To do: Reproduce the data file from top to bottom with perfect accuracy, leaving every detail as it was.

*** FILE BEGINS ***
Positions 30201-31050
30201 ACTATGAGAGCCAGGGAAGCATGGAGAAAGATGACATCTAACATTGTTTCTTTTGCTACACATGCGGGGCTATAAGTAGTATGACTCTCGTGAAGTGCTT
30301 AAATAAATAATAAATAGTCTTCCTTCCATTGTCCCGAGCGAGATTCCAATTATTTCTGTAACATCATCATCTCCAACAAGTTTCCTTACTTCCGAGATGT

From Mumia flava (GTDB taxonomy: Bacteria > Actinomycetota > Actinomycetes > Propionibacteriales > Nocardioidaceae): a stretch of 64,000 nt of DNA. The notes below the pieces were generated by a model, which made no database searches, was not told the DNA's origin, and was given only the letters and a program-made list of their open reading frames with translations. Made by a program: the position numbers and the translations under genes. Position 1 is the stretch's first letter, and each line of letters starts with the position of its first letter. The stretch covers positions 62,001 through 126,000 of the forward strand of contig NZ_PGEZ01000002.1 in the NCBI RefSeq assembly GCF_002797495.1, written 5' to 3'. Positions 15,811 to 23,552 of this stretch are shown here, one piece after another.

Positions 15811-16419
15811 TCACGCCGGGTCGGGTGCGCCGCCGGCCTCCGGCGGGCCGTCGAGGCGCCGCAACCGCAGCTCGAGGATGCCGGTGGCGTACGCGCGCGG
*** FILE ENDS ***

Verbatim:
Positions 30201-31050
30201 ACTATGAGAGCCAGGGAAGCATGGAGAAAGATGACATCTAACATTGTTTCTTTTGCTACACATGCGGGGCTATAAGTAGTATGACTCTCGTGAAGTGCTT
30301 AAATAAATAATAAATAGTCTTCCTTCCATTGTCCCGAGCGAGATTCCAATTATTTCTGTAACATCATCATCTCCAACAAGTTTCCTTACTTCCGAGATGT

From Mumia flava (GTDB taxonomy: Bacteria > Actinomycetota > Actinomycetes > Propionibacteriales > Nocardioidaceae): a stretch of 64,000 nt of DNA. The notes below the pieces were generated by a model, which made no database searches, was not told the DNA's origin, and was given only the letters and a program-made list of their open reading frames with translations. Made by a program: the position numbers and the translations under genes. Position 1 is the stretch's first letter, and each line of letters starts with the position of its first letter. The stretch covers positions 62,001 through 126,000 of the forward strand of contig NZ_PGEZ01000002.1 in the NCBI RefSeq assembly GCF_002797495.1, written 5' to 3'. Positions 15,811 to 23,552 of this stretch are shown here, one piece after another.

Positions 15811-16419
15811 TCACGCCGGGTCGGGTGCGCCGCCGGCCTCCGGCGGGCCGTCGAGGCGCCGCAACCGCAGCTCGAGGATGCCGGTGGCGTACGCGCGCGG